My political consciousness began to develop before I even knew what politics were. Growing up in New York in the 60s and 70s imbued me with a sense of social and political justice. It was in the air, the music and the culture of that time. Once I decided that storytelling was my future, it was only a matter of time before I discovered that photography could be fused with the great traditions of social justice and the raising of political awareness. I became aware of the power that images and stories can have, and I quickly found examples of this: either the early work of Jacob Riis or the more contemporary work of Eugene Smith, particularly his ‘Minamata’ project, Philip Jones Griffiths’ work on Vietnam Inc or Eugene Richards’ Cocaine True Cocaine Blue.

Despite having found what I wanted to do in the work of others, it took many years for me to understand how to harness this ability and power within my own work. From my early photographs of the Kurdish struggle for independence to more recent work on the enduring impact of Agent Orange, my commitment to journalism that can make a difference has become one of the central driving forces in my life.

Striving to tell impactful stories is not possible without strong partners. Working with organizations like OSF, Human Rights Watch, Amnesty International, Oxfam and International Medical Corps, is how our

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Sigma 24mm f 1.4 Review… Stephen Alvarez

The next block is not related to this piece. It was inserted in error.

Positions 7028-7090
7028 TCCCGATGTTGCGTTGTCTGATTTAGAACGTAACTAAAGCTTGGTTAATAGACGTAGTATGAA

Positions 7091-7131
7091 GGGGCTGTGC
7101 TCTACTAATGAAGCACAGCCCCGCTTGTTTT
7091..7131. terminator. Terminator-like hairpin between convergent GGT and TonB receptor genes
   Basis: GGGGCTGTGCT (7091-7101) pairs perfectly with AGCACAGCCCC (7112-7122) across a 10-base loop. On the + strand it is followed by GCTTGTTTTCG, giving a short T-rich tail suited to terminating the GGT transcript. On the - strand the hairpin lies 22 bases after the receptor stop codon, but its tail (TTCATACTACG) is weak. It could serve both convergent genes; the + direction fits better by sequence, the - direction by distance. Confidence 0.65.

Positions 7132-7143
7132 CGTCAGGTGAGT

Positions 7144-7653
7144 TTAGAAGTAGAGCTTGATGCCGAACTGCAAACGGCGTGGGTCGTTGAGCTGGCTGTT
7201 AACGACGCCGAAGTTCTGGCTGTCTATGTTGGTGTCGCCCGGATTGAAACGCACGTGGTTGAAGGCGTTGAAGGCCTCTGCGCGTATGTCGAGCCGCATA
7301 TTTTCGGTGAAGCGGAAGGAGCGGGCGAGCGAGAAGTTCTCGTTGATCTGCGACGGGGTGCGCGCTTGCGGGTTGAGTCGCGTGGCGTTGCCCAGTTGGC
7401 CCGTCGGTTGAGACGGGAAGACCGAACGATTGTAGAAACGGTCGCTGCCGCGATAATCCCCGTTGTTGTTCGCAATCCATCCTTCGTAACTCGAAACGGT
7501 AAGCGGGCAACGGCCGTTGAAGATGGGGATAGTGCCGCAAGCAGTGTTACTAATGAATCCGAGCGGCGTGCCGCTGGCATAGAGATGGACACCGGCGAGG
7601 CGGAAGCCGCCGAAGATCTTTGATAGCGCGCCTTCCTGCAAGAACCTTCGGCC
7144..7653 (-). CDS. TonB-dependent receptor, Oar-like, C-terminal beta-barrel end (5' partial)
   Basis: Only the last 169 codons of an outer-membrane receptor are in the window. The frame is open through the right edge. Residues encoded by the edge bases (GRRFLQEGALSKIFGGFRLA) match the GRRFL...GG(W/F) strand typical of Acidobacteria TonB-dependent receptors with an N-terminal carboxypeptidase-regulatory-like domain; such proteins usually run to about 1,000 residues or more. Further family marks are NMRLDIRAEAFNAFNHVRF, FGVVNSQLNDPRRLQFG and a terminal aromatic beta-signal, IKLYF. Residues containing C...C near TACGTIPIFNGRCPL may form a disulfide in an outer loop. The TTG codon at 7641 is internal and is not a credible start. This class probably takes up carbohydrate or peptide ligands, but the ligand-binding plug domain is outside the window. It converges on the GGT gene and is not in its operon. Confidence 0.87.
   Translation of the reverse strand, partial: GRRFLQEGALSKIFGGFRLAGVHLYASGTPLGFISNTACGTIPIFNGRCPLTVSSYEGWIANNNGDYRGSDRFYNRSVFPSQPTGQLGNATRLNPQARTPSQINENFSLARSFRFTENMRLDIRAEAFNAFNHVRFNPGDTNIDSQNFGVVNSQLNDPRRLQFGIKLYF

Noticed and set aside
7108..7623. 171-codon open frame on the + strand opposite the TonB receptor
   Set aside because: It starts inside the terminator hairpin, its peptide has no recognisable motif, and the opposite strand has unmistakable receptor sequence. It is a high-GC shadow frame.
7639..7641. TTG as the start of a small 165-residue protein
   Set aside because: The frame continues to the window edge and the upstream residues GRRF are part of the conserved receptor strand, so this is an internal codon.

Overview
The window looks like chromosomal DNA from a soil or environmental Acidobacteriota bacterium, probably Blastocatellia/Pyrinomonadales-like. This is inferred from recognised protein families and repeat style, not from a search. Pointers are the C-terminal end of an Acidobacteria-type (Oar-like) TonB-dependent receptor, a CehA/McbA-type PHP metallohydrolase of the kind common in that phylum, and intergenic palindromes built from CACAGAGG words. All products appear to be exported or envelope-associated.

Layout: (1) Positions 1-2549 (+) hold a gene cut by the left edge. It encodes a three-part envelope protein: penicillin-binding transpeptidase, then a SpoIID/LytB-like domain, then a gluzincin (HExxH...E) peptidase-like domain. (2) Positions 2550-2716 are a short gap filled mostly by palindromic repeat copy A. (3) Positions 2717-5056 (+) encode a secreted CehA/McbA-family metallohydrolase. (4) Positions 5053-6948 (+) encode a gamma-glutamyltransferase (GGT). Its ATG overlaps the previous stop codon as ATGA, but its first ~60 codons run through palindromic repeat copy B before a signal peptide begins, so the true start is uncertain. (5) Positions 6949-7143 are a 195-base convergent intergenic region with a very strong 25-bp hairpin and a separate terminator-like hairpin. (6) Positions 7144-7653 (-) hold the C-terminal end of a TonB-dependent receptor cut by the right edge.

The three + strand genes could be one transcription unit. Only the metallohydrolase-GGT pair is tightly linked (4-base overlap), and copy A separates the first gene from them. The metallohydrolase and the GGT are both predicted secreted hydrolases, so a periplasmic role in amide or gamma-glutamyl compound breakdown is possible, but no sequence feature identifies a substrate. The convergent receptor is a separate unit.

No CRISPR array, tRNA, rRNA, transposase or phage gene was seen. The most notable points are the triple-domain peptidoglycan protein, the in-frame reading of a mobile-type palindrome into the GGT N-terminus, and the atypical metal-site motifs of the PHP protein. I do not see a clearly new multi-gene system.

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Gullfoss, Iceland

ISO 500, f 5.6 1/500 sec Canon 5D MK III

Every photographer has a way that they see. A type of light, a subject and sometimes a lens type that they just see best in. As far as the lens goes my go to has always been a 24mm. No matter if I am shooting a cave or a cathedral, the 24 is just the way my eye works. Of course I use lenses both longer or wider but if I have to chooses just one it is the trusty 24.

Now I am a big fan of the Sigma Art lenses. The Art 50mm f 1.4 is one of the best “normal’ lenses out there. It is certainly the best 50mm I have ever owned so I was happy when Sigma asked me to take a look at their Art series 24mm f 1.4.

Like the Art 50mm, the build quality of the lens it great. It actually feels more substantial than the Canon 24 1.4 I previously owned. It is heavy but also seems like it will put up with years of professional use.

Optically the lens is also very good. I’ve been shooting it lately on the Canon 5Ds. That camera’s 50 megapixel sensor is a challenge for any lens and the sigma 24mm art is up the challenge.

My previous 24mm f 1.4 was a Canon and this Sigma is a better lens. At …

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MY SUMMER OF 1990

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It seems I’m back to the obituaries again. Around two weeks ago I read in the Washington Post and the New York Times about the passing of journalist David Lamb at age 76. A long time foreign correspondent for the Los Angles Times and author of numerous books, Lamb was the reason I was able to spend the summer of 1990 going to baseball games.

Early that year a picture editor at National Geographic had met Lamb at a cocktail party in Washington, D.C and heard that Lamb had taken a sabbatical from his newspaper job and was crossing the country in a used mobile home in order to write Stolen Season, a book about baseball’s minor leagues. Lamb would eventually travel 16,000 miles in his research for the book. The picture editor who’d attended the cocktail party suggested to the Geographic’s story committee that a magazine article could be done about the minor leagues to be written by Lamb and they agreed.

When the magazine decided to do a minor leagues story I was in some hotel room–just where I don’t now remember–and I got a call from National Geographic’s director of photography, Tom Kennedy. I wasn’t on staff at that time, I was freelancing and was one of a number of photographers contracted by Geographic for a predetermined amount of days. But I didn’t at that time have an assignment and that always made me nervous because I …